More Than the Baby Blues: Postpartum Depression and Anxiety
Bringing a new baby into the world is amazing, miraculous, and well, a little terrifying! You may have heard of the "baby blues,” a common occurrence after childbirth. In fact, as many as 80% of new moms report various ranges of mood swings, weepiness, and feelings of overwhelm.
These “blues” are caused by the surging and receding hormones produced by pregnancy and birth, and they can sweep over you like a tsunami in those first few weeks after childbirth. Most practitioners will tell you that these feelings will diminish in about 2-3 weeks postpartum.
But what about if those feelings don’t seem to go away? What if despite loving your baby, you can’t stop the intrusive thoughts and feelings that are making you feel...just awful?
Postpartum Depression and You
There are some situations where a new mom is more at risk for postpartum depression and anxiety, and noting this before the birth can help both your practitioner and your loved ones to keep a keen eye out for the risk of a depressive state that may require intervention.
History of Mental Health Issues
If you tend to feel anxiety about new situations or situations you cannot control, then you may be at risk for postpartum depression. If you feel unmoored when plans go awry, then a new baby can be a big trigger for feeling like you are “doing it wrong.”
These feelings can make you question if you are a good mother and can lead down a spiral of thoughts that can be very hard to dig yourself out of, especially when you are battling hormones, little sleep, and healing from childbirth.
Recognizing that your “Type A Personality” is a risk factor and talking to your practitioner and your support people before birth can not only help you feel more in control, it can also be a touchpoint to refer back to if, after the birth, they are letting you know that you may need assistance. Sometimes just realizing your limitations and being able to accept more help can be precisely the right medicine.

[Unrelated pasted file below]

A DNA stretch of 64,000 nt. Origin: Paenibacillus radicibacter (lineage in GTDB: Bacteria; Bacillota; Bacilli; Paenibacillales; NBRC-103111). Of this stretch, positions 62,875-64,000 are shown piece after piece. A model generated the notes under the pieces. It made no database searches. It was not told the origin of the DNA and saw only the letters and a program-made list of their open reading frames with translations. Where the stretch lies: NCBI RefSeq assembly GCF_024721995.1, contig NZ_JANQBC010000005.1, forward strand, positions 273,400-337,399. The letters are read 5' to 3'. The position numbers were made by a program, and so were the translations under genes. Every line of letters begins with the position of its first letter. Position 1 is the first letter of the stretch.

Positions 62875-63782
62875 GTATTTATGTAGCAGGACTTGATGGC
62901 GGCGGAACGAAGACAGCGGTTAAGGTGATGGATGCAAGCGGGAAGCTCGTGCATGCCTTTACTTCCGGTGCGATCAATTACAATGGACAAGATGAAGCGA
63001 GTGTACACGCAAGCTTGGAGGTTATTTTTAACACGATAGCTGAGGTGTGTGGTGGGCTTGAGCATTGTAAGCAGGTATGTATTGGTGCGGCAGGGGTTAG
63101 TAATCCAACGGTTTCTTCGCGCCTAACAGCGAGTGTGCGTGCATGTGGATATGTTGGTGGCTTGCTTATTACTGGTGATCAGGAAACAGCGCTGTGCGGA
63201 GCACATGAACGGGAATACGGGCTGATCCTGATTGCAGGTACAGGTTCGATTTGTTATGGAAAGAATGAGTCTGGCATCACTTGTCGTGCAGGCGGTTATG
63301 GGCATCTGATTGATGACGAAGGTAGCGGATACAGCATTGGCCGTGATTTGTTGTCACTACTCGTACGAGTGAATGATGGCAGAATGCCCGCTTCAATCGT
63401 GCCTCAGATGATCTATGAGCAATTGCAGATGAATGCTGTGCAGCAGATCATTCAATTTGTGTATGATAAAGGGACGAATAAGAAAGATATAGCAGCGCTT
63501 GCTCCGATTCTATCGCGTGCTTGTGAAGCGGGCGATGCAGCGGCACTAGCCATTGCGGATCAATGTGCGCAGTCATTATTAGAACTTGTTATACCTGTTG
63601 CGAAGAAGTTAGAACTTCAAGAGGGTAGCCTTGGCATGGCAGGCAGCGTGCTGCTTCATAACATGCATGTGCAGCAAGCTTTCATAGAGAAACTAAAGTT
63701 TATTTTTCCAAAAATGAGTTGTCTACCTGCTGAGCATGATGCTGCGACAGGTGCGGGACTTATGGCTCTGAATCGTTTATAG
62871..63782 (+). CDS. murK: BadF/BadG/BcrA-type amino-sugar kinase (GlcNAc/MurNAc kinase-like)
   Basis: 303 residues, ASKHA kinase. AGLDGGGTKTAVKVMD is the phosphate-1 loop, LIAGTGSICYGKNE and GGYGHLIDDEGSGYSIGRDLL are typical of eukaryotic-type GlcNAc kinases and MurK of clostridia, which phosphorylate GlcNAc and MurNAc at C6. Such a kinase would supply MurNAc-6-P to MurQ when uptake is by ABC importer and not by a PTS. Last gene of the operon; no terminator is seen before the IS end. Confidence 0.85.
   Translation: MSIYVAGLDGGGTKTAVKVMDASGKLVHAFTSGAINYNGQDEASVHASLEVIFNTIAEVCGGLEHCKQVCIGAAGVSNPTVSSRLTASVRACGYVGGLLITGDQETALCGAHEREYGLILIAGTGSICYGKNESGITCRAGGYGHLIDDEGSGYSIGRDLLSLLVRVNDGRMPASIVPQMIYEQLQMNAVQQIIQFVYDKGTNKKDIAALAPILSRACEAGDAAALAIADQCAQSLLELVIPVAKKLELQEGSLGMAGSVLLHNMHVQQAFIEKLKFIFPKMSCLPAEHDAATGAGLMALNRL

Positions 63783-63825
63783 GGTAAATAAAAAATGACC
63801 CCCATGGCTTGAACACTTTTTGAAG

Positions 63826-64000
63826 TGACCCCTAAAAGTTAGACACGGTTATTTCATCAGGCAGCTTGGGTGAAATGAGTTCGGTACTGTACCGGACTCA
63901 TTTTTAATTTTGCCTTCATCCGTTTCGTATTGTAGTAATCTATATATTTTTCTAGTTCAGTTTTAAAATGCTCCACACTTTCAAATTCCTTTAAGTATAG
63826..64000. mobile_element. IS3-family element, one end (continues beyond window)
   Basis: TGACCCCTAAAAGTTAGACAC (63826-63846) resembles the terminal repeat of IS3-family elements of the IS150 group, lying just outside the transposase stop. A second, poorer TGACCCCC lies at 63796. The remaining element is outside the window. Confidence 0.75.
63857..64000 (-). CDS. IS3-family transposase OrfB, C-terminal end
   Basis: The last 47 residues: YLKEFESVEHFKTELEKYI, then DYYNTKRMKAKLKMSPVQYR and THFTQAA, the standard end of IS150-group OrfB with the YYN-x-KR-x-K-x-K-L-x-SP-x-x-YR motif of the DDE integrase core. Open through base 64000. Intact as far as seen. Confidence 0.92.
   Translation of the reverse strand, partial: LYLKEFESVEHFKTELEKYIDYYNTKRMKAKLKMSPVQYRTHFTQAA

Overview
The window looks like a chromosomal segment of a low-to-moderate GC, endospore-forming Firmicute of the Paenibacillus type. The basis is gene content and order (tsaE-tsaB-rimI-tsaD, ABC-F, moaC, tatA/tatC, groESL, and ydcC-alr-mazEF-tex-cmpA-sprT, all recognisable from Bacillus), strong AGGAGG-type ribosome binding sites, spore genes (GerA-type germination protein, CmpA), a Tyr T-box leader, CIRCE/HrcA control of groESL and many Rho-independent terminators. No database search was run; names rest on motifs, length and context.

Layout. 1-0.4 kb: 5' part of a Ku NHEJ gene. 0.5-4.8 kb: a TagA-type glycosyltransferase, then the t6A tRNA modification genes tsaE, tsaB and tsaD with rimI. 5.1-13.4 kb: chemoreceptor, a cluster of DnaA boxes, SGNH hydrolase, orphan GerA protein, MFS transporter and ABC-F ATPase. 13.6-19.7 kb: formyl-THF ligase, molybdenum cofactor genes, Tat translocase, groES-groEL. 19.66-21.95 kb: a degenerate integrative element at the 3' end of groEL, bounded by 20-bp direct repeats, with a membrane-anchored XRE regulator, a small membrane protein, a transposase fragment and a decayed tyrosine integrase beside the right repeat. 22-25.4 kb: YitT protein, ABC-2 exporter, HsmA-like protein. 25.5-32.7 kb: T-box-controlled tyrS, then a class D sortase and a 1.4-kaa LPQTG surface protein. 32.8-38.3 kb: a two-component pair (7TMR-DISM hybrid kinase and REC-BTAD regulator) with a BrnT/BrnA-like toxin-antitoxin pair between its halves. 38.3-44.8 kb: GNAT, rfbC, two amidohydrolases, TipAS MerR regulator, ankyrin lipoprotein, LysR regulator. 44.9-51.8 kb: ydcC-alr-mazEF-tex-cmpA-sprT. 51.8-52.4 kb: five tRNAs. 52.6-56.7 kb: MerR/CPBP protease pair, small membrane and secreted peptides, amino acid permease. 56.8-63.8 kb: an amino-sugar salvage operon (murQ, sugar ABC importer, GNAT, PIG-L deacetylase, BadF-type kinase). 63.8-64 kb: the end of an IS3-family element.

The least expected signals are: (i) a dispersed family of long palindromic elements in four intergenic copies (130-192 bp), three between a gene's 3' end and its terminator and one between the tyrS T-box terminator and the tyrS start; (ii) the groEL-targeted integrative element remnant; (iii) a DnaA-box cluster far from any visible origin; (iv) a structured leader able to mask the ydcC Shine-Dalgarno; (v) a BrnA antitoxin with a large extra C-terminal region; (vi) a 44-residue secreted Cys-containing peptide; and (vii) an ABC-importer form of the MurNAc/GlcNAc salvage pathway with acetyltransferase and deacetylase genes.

Babies bring big joy, but they can also cause big money worries. Job insecurity, home insecurity, or food insecurity can be weighty issues for new moms. If they are not dealt with during the pregnancy, these worries can heighten and seem overwhelming after childbirth.
During your pregnancy, reach out to your providers and your support people and tell them what you are worried about. Many times people don’t realize there are programs designed specifically for new parents who are facing these issues to assist them. While these may be difficult discussions to have at first, the sense of relief you will feel will be worth it and can help you think more clearly in those first days after your baby is born.
Marital or Relationship Issues
Difficulties with your partner can cause tremendous life stress, and having a baby does not always bring people together. It can be heartbreaking to feel alone in those early days when you are navigating being a new parent.
If you are in a strained relationship during your pregnancy, it’s so important that you have at least one support person in your life that you can confide in, and who is willing to be there for you. Talking to your provider can also be a help; they may be able to point you to some resources with counselors or other community programs.
Symptoms of Postpartum Depression or Anxiety
- Difficulty sleeping or wanting to sleep all the time
- Inability to think clearly or make decisions
- Feelings of worthlessness, hopelessness or guilt
- Compulsive behaviors (new habits or an increase in old habits that you know are compulsive)
- Changes in appetite or weight
> Serious Symptoms: Call 911 or Your Practitioner and Tell Them It’s Urgent- Do Not Wait for an Appointment
- Thoughts of harming self or baby
If you think you may be experiencing depression, take the quiz here.